Gillman v. United States of America

Filing 5

ORDER (1) GRANTING PLAINTIFF'S APPLICATION TO PROCEED WITHOUT PREPAYMENT OF FEES 4 ; AND (2) DISMISSING COMPLAINT WITHOUT PREJUDICE. Signed by CHIEF U.S. DISTRICT JUDGE J. MICHAEL SEABRIGHT on 1/7/2016. (afc) Excer pt of conclusion:"By January 28, 2016, Plaintiff may file an Amended Complaint that complies with the Federal Rules of Civil Procedure. If an Amended Complaint is not filed by January 28, 2016, the action will be terminated without further notice. CERTIFICATE OF SERVICEParticipants registered to receive electronic notifications received this document electronically at the e-mail address listed on the Notice of Electronic Filing (NEF). Participants not registered to receive electronic notifications were served by first class mail on the date of this docket entry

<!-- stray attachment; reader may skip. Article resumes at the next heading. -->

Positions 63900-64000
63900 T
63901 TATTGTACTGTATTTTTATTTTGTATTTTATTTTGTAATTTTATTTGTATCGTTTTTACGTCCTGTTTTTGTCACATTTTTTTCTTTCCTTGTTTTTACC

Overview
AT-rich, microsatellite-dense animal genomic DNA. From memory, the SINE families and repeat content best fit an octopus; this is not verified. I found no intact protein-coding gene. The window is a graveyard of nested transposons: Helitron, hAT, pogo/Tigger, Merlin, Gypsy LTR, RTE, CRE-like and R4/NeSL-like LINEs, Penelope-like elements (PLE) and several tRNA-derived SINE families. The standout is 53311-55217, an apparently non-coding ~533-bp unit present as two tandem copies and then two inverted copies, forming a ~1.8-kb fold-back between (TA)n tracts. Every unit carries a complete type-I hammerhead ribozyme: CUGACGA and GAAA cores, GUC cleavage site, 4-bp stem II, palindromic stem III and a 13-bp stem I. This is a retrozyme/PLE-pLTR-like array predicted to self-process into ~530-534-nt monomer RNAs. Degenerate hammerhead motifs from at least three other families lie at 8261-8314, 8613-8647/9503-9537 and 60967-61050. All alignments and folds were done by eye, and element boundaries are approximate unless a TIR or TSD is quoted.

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IN THE UNITED STATES DISTRICT COURT FOR THE DISTRICT OF HAWAII ZACHARY RYAN GILLMAN, ) ) Plaintiff, ) ) vs. ) ) UNITED STATES OF AMERICA, ) ) Defendant. ) _____________________________ ) CIV. NO. 16-00001 JMS-RLP ORDER (1) GRANTING PLAINTIFF’S APPLICATION TO PROCEED WITHOUT PREPAYMENT OF FEES; AND (2) DISMISSING COMPLAINT WITHOUT PREJUDICE ORDER (1) GRANTING PLAINTIFF’S APPLICATION TO PROCEED WITHOUT PREPAYMENT OF FEES; AND (2) DISMISSING COMPLAINT WITHOUT PREJUDICE I. INTRODUCTION On January 4, 2016, Plaintiff Zachary Ryan Gillman (“Plaintiff”), proceeding pro se, filed (1) an Application to Proceed without Prepayment of Fees (“Motion for IFP”); and (2) a Complaint against Defendant United States of America. Pursuant to Local Rule 7.2(d), the court finds this matter suitable for disposition without a hearing. Based on the following, the court GRANTS Plaintiff’s Motion for IFP, but DISMISSES the Complaint without prejudice. Plaintiff is granted leave to file an Amended Complaint that complies with the Federal Rules of Civil Procedure and satisfies deficiencies identified in this Order. If he does not do so by January 28, 2016, the action will be terminated without further notice. II. ANALYSIS A. Motion for IFP Federal courts may authorize the commencement of any suit, without prepayment of fees or security, by a person who submits an affidavit that includes a statement of all assets the person possesses and demonstrates that he or she is unable to pay such costs or give such security. See 28 U.S.C. § 1915(a)(1). “[A]n affidavit is sufficient which states that one cannot because of [ ] poverty pay or give security for the costs and still be able to provide himself and dependents with the necessities of life.” Adkins v. E.I. Du Pont de Nemours & Co., 335 U.S. 331, 339 (1948) (internal quotations omitted); see also United States v. McQuade, 647 F.2d 938, 940 (9th Cir. 1981) (stating that the affidavit must “state the facts as to affiant’s poverty with some particularity, definiteness and certainty” (internal quotation omitted)). When reviewing a motion filed pursuant to § 1915(a), “[t]he only determination to be made by the court . . . is whether the statements in the affidavit satisfy the requirement of poverty.” Martinez v. Kristi Kleaners, Inc., 364 F.3d 1305, 1307 (11th Cir. 2004). While § 1915(a) does not require a litigant to 2 demonstrate absolute destitution, Adkins, 335 U.S. at 339, the applicant must nonetheless show that he or she is “unable to pay such fees or give security therefor.” 28 U.S.C. § 1915(a). Plaintiff’s Motion for IFP asserts that Plaintiff is self-employed with take-home pay or wages of $1,000 per month. He attests to receiving income of $500 per month during the past six months, and $407 per month of disability benefits. He further attests to having $2,000 in a bank account. He lists monthly expenses of over $450. Doc. No. 4, Mot. at 1-2. The court finds that Plaintiff has made the required showing under 28 U.S.C. § 1915 to proceed without prepayment of fees, and thus the court GRANTS Plaintiff’s Motion for IFP. B. The Complaint 1. Standards for Screening the Complaint The court must subject each civil action commenced pursuant to 28 U.S.C. § 1915(a) to mandatory screening, and order the dismissal of any claims it finds frivolous, malicious, failing to state a claim upon which relief may be granted, or seeking monetary relief from a defendant immune from such relief. 28 U.S.C. § 1915(e)(2)(B); Lopez v. Smith, 203 F.3d 1122, 1126-27 (9th Cir. 2000) (en banc) (stating that 28 U.S.C. § 1915(e) “not only permits but requires” the court to sua sponte dismiss an in forma pauperis complaint that fails to state a 3 claim); Calhoun v. Stahl, 254 F.3d 845, 845 (9th Cir. 2001) (per curiam) (holding that “the provisions of 28 U.S.C. § 1915(e)(2)(B) are not limited to prisoners”). Plaintiff is appearing pro se; consequently, the court liberally construes his pleadings. See Eldridge v. Block, 832 F.2d 1132, 1137 (9th Cir. 1987) (“The Supreme Court has instructed the federal courts to liberally construe the ‘inartful pleading’ of pro se litigants.” (citing Boag v. MacDougall, 454 U.S. 364, 365 (1982) (per curiam))). Moreover, the court may dismiss a complaint for lack of subject matter jurisdiction on its own motion. Fiedler v. Clark, 714 F.2d 77, 78-79 (9th Cir. 1983); Belleville Catering Co. v. Champaign Mkt. Place, L.L.C., 350 F.3d 691, 693 (7th Cir. 2003) (“[I]nquiring whether the court has jurisdiction is a federal judge’s first duty in every case.”); Fed. R. Civ. P. 12(h)(3). Further, “[a] trial court may dismiss a claim sua sponte under [Rule] 12(b)(6).” Omar v. Sea-Land Serv., Inc., 813 F.2d 986, 991 (9th Cir. 1987). “Such a dismissal may be made without notice where the claimant cannot possibly win relief.” Id. The court may dismiss a complaint pursuant to Rule 12(b)(6) if it fails to “contain sufficient factual matter, accepted as true, to ‘state a claim to relief that is plausible on its face.’” Ashcroft v. Iqbal, 556 U.S. 662, 678 (2009) (quoting Bell Atl. Corp. v. Twombly, 550 U.S. 544, 570 (2007)); see also Weber v. Dep’t of Veterans 4 Affairs, 521 F.3d 1061, 1065 (9th Cir. 2008). “Threadbare recitals of the elements of a cause of action, supported by mere conclusory statements, do not suffice.” Iqbal, 556 U.S. at 678 (citing Twombly, 550 U.S. at 555). Rather, “[a] claim has facial plausibility when the plaintiff pleads factual content that allows the court to draw the reasonable inference that the defendant is liable for the misconduct alleged.” Id. at 678 (citing Twombly, 550 U.S. at 556). A complaint must also meet the requirements of Federal Rule of Civil Procedure 8, which mandates that a complaint include a “short and plain statement of the claim,” Fed. R. Civ. P. 8(a)(2), and that “each allegation must be simple, concise, and direct.” Fed. R. Civ. P. 8(d)(1). Factual allegations that only permit the court to infer “the mere possibility of misconduct” do not show that the pleader is entitled to relief as required by this Rule. Iqbal, 556 U.S. at 679. Further, a complaint that is so confusing that its “‘true substance, if any, is well disguised’” may be dismissed for failure to satisfy Rule 8. Hearns v. San Bernardino Police Dep’t, 530 F.3d 1124, 1131 (9th Cir. 2008) (quoting Gillibeau v. City of Richmond, 417 F.2d 426, 431 (9th Cir. 1969)); see also McHenry v. Renne, 84 F.3d 1172, 1180 (9th Cir. 1996) (“Something labeled a complaint but written . . . , prolix in evidentiary detail, yet without simplicity, conciseness and clarity as to 5 whom plaintiffs are suing for what wrongs, fails to perform the essential functions of a complaint.”). 2. Application of Standards to the Complaint’s Allegations Applying the preceding principles, the court dismisses Plaintiff’s Complaint for lack of federal subject matter jurisdiction, and for failure to state a claim. Although difficult to understand, the Complaint alleges in uppercase text that Plaintiff’s medical records at the Tripler Medical Center contain “multiple sets of fake and or falsified mental health information,” Doc. No. 1, Compl. ¶ IIIB.B(1), and that “Veteran Affairs doctors use[d] impropper (sic) medical methods and ethics to gather facts, and giv[e] mental heath diognosis (sic) based on these, and above stated issue.” Id. ¶ IIIB.B(2). It further alleges that “Veteran Affairs doctors use[d] non VA personal (sic) in [an] attempt to create fake external enviroment (sic) and dissosociate (sic), derail, disturb a human, and methods employed, in [an] attempt to give apperance (sic) of mental health issues, and bolster falsified medical records and mental health diognosis (sic)[.]” Id. ¶ IIIB.B(3). And it alleges that “records appear to have been doctored previous back to Oct 2007.” Id. ¶ IV(1). Among other relief, Plaintiff seeks (1) to “remove all fake and or falsified medical information in medical records, and proper noting 6 of fault;” (2) “removal of all mental health diognois (sic) on my name;” and (3) “a settlement in between the amounts of 5 - 10 million dollars from Defendant.” Id. ¶ V. The Complaint asserts 28 U.S.C. § 2401(b) and 18 U.S.C. § 1519 as the bases for federal jurisdiction in this suit against the United States. Doc. No. 1, Compl. ¶ II. But 18 U.S.C. § 1519 is a criminal statute regarding a type of obstruction of justice. It does not provide a civil cause of action. See, e.g., Allen v. Gold Country Casino, 464 F.3d 1044, 1048 (9th Cir. 2006) (affirming dismissal of civil claims made under 18 U.S.C. §§ 241 and 242 “because these are criminal statutes that do not give rise to civil liability”); Aldabe v. Aldabe, 616 F.2d 1089, 1092 (9th Cir. 1980) (holding that criminal statutes do not give rise to civil liability). That is, 18 U.S.C. § 1519 does not provide a basis for subject matter jurisdiction against the United States in this civil suit. Further, 28 U.S.C. § 2401(b) only provides a statute of limitations for a claim under the Federal Tort Claims Act (“FTCA”) -- it does not by itself provide a cause of action. And even if the court construes Plaintiff’s reference to § 2401(b) as making a claim against the United States under the FTCA as set forth in 28 U.S.C. §§ 1346(b) and 2675(a), the claim would fail because Plaintiff “has not alleged compliance with the FTCA’s administrative exhaustion requirement.” 7 Tritz v. U.S. Postal Serv., 721 F.3d 1133, 1140 (9th Cir. 2013) (“A district court may dismiss a pro se complaint for failure to allege compliance with the FTCA’s administrative exhaustion requirement[.]”) (citing Gillespie v. Civiletti, 629 F.2d 637, 640 (9th Cir. 1980)). Finally, to the extent Plaintiff is seeking to use the Administrative Procedures Act to compel the United States to correct agency medical records, see, e.g., Haselwander v. McHugh, 774 F.3d 990, 997 (D.C. Cir. 2014) (reviewing request under 10 U.S.C. § 1552(a)(1) to correct Army military medical records), such a claim would fail because Plaintiff has not demonstrated that he exhausted administrative remedies as required under 5 U.S.C. § 704 (nor has he alleged such exhaustion). See Great Old Broads for Wilderness v. Kimbell, 709 F.3d 836, 846 (9th Cir. 2013) (“The APA requires that plaintiffs exhaust available administrative remedies before bringing grievances to federal court[.]”) (citing 5 U.S.C. § 704);1 1 5 U.S.C. § 704 provides: Agency action made reviewable by statute and final agency action for which there is no other adequate remedy in a court are subject to judicial review. A preliminary, procedural, or intermediate agency action or ruling not directly reviewable is subject to review on the review of the final agency action. Except as otherwise expressly required by statute, agency action otherwise final is final for the purposes of this section whether or not there has been presented or determined an application for a declaratory order, for any form of reconsideration, or, unless the agency otherwise requires by rule and provides that the action meanwhile is inoperative, for an appeal to superior agency authority. 8 Sung v. Doyle, 988 F. Supp. 2d 1195, 1205 (D. Haw. 2013) (reiterating that “federal courts have jurisdiction under 5 U.S.C. § 702 of the APA to review decisions of the [Army Board for the Correction of Military Records],” and discussing administrative exhaustion requirement) (citation omitted). This dismissal, however, is without prejudice to Plaintiff filing an Amended Complaint that contains enough specificity to state “plausible” claims under federal standards, see Iqbal, 556 U.S. at 678, and that demonstrates that any administrative exhaustion requirements have been satisfied. That is, because Plaintiff is proceeding pro se, the court will grant Plaintiff leave to amend to attempt to cure deficiencies in his Complaint. See, e.g., Akhtar v. Mesa, 698 F.3d 1202, 1212 (9th Cir. 2012) (reiterating that “before dismissing a pro se complaint the district court must provide the litigant with notice of the deficiencies in his complaint in order to ensure that the litigant uses the opportunity to amend effectively,” and that “[a] district court should not dismiss a pro se complaint without leave to amend unless it is absolutely clear that the deficiencies of the complaint could not be cured by amendment”) (internal citations and quotation marks omitted). /// /// 9 III. CONCLUSION For the reasons stated above, the court GRANTS Plaintiffs’ Motion for IFP, but DISMISSES the Complaint without prejudice. By January 28, 2016, Plaintiff may file an Amended Complaint that complies with the Federal Rules of Civil Procedure. If an Amended Complaint is not filed by January 28, 2016, the action will be terminated without further notice. IT IS SO ORDERED. DATED: Honolulu, Hawaii, January 7, 2016. /s/ J. Michael Seabright J. Michael Seabright Chief United States District Judge Gillman v. United States of Am., Civ. No. 16-00001 JMS-RLP, Order: (1) Granting Plaintiff’s Application to Proceed Without Prepayment of Fees; and (2) Dismissing Complaint Without Prejudice 10